We’ve Made Big Steps in Fighting Climate Change. Here’s What’s Next

Time

This summer, a political miracle occurred. Against powerful opposition and long odds, despite being written off by pundits, and by the narrowest of margins, we passed the biggest American climate action ever. The Inflation Reduction Act is predicted to push us from 25 percent to 40 percent reduction in greenhouse gas emissions by the end of the decade, and put the United States within striking distance of our emissions reduction targets.

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Second, the Biden Administration should reassert climate leadership on the global stage. We have finally established a real baseline of U.S. credibility on climate action. Now we need to leverage that progress in our diplomacy.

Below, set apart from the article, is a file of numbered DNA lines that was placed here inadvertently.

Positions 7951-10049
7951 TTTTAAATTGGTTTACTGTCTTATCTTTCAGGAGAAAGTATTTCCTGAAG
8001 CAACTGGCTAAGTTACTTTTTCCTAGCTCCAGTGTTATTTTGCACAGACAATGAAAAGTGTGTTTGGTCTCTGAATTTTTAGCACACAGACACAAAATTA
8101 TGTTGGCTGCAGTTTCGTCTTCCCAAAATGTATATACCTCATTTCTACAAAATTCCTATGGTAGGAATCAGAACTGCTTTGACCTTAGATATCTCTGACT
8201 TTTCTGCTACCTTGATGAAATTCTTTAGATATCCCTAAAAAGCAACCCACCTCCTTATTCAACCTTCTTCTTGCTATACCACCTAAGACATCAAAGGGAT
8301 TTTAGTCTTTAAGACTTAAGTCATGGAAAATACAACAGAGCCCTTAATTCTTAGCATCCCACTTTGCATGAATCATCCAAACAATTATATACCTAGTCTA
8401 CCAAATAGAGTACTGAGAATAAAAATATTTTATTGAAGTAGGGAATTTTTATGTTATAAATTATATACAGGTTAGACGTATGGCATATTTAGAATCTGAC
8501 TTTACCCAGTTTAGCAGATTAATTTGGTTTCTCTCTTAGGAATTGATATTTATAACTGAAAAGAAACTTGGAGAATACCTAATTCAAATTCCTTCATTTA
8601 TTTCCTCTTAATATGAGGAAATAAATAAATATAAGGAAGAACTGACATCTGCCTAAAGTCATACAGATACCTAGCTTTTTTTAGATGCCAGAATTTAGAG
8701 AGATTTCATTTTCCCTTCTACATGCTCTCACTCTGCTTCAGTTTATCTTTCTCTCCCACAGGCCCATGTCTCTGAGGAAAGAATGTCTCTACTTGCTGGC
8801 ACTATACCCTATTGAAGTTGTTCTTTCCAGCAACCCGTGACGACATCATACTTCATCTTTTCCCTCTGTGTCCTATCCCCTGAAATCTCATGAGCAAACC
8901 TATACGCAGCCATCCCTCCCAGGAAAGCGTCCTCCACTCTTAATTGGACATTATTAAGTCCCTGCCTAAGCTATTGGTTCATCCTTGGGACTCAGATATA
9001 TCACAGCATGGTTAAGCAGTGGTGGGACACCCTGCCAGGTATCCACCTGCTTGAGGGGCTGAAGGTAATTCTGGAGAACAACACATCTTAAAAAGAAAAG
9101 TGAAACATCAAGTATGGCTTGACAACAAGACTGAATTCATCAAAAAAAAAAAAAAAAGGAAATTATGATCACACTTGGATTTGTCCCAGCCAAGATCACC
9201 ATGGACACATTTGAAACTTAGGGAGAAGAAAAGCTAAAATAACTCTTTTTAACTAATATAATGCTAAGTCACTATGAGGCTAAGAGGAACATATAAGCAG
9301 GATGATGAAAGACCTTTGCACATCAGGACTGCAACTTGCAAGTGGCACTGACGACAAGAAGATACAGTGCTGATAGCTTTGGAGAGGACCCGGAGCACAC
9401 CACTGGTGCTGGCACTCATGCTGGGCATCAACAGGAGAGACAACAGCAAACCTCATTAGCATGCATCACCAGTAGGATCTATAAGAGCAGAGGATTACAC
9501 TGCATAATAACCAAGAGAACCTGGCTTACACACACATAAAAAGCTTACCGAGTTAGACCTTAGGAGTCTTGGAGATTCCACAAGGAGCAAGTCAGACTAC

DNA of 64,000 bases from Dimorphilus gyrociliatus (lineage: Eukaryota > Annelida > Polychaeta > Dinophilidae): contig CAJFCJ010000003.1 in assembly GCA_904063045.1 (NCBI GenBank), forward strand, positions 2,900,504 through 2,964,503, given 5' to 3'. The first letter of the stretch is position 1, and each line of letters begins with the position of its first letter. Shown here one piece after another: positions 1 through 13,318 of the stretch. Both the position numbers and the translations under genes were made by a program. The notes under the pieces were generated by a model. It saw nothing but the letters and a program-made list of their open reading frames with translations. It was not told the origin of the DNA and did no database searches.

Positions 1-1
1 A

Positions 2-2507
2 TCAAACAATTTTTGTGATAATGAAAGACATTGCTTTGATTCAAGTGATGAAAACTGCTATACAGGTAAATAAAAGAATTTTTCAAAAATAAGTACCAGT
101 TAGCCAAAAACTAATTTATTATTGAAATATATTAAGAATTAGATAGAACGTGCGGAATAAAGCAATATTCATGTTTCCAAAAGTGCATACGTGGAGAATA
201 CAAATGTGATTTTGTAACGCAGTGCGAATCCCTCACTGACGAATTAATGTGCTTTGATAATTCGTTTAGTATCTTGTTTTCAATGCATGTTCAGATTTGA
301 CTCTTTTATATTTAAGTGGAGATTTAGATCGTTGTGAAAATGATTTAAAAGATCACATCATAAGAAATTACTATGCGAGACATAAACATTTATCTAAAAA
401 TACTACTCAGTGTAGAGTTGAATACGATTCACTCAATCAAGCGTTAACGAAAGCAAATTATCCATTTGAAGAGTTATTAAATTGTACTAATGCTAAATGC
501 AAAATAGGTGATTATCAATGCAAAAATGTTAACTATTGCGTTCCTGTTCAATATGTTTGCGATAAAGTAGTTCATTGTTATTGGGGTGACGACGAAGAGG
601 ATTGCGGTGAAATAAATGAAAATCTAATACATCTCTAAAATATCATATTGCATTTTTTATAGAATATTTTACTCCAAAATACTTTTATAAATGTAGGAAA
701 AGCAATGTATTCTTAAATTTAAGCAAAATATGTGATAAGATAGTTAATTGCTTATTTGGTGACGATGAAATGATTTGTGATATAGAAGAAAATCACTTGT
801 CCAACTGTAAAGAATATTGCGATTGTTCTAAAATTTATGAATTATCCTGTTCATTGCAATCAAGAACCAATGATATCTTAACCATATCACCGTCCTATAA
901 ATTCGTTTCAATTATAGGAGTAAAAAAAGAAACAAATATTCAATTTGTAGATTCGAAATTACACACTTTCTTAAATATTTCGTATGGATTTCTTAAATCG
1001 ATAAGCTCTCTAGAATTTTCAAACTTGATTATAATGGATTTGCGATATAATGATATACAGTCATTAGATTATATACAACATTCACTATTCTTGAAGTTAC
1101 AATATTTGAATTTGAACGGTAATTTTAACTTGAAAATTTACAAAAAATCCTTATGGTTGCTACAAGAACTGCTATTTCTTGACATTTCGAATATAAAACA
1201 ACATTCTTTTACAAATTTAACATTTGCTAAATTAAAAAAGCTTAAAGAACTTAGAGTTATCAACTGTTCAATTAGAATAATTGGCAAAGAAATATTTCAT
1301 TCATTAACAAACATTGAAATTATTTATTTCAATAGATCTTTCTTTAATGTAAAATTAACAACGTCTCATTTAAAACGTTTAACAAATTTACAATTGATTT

To make American companies more competitive in the global marketplace, we should institute a carbon border adjustment that places a fee on imports from countries that do little to cut carbon pollution in their industries. On average, the U.S. economy is much less carbon intensive than that of its trading partners, so a border adjustment fee would boost clean American manufacturing while putting intense economic pressure on foreign polluters. The European Union is already moving to impose a carbon border adjustment on its imports; now that the U.S. is taking significant steps to boost clean manufacturing, we should too, and encourage our allies to do the same.

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